I am not happy. I am worried instead. Do I have freedom if everyone does not have it? I have to fix this for people.


  • Thousands attend CNRP-organised pro-democracy vigil in South Korea

    Thousands of supporters of the Supreme Court-dissolved Cambodia National Rescue Party (CNRP) on Saturday gathered in the South Korean city of Gwangju to hold a candlelight demonstration calling for the “liberation” of democracy in Cambodia. Yim Sinorn, a CNRP member in South Korea, said on

  • US Embassy: Chinese trade does not help like the West’s

    The US Embassy in Phnom Penh on Friday said relations between China and Cambodia did not create jobs or help industry when compared to the trade between the Kingdom and the US. “About 87 per cent of trade [with China] are Chinese imports, which do not

  • Vietnamese land-grabbers held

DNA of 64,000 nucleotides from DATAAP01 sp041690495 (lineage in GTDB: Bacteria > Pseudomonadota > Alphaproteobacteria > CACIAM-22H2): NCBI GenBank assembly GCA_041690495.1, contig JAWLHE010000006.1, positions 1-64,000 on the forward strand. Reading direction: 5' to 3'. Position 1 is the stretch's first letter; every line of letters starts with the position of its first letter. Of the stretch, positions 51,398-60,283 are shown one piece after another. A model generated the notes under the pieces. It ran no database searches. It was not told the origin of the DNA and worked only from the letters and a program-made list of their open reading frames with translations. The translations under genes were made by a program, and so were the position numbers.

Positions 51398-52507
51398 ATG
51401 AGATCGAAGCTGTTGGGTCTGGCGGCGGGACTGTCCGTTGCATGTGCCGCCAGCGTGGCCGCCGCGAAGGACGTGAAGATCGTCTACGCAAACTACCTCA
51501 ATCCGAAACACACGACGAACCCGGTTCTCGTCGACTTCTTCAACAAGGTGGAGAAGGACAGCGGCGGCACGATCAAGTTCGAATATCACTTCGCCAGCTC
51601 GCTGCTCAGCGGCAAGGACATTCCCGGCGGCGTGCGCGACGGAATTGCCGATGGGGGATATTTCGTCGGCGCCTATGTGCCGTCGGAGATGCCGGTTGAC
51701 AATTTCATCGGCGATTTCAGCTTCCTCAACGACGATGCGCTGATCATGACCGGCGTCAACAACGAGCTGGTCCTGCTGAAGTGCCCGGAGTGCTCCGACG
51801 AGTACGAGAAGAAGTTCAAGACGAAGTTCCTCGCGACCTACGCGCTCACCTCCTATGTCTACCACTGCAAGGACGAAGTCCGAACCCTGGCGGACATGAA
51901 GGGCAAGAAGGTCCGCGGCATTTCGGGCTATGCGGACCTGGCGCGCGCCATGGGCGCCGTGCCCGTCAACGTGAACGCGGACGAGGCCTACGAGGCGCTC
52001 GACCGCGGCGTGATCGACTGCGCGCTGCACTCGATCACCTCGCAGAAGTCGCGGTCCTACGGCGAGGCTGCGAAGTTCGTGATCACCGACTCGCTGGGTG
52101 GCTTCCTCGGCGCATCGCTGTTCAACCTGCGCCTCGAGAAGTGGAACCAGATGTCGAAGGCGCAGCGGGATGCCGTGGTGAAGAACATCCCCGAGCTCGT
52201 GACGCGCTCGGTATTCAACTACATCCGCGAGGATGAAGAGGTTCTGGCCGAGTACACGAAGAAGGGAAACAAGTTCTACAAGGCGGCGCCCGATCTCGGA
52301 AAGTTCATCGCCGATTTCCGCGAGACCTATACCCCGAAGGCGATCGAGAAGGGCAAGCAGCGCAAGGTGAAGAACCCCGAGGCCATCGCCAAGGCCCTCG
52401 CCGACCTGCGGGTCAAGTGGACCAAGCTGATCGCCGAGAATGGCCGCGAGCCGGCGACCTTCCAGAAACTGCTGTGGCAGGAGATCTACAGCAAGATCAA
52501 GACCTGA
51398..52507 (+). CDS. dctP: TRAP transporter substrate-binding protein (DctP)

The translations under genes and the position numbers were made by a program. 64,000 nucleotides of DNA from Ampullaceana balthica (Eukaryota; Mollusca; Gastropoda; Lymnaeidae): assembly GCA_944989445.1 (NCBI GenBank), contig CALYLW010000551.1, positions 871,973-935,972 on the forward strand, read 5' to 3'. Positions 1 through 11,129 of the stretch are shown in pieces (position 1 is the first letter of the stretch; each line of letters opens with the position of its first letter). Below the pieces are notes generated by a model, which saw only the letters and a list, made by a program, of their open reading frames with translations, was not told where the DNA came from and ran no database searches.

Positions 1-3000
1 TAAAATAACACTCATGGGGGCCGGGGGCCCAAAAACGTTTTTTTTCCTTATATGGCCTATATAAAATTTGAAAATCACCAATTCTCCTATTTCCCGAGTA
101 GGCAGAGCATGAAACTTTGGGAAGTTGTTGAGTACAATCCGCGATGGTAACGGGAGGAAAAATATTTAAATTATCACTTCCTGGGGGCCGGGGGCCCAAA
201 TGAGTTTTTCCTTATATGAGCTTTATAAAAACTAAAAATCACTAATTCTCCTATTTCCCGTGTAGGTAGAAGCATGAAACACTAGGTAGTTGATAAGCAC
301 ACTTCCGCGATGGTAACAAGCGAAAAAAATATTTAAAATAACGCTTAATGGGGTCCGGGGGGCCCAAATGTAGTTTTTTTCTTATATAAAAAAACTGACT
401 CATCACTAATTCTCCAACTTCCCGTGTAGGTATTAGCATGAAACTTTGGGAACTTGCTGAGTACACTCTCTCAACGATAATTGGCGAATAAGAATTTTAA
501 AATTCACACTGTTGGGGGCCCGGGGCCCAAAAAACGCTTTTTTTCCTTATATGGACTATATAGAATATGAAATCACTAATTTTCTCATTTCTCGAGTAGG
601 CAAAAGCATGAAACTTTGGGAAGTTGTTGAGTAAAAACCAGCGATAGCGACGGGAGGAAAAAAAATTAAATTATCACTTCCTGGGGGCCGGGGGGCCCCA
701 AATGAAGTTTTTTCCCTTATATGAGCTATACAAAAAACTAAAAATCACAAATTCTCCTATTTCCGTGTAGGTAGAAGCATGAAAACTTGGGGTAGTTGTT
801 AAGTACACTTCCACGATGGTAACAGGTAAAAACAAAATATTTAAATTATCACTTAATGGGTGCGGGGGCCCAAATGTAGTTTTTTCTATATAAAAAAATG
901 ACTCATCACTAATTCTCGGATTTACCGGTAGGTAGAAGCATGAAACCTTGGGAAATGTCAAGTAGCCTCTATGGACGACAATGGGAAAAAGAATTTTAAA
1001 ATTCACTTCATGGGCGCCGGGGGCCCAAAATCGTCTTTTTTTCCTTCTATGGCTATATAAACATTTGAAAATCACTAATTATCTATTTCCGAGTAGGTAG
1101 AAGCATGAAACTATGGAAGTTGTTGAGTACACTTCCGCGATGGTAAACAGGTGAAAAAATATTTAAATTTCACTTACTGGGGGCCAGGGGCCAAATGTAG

Following a provincial court order, Ratanakkiri Military Police on April 16 arrested 12 Vietnamese nationals accused of crossing the border into Cambodia and illegally clearing forest land. The accused are now being detained at Phnom Svay prison in the province. Ratanakkiri military police commander Thav Yen told

  • Eight people sent to court over violent protest

    Preah Sihanouk provincial authorities on Sunday sent eight people to court for blocking National Road 4 and using violence against authorities in a land dispute in Prey Nop district’s Bit Traing commune. Four police officers and two commune security guards sustained injuries when the protesters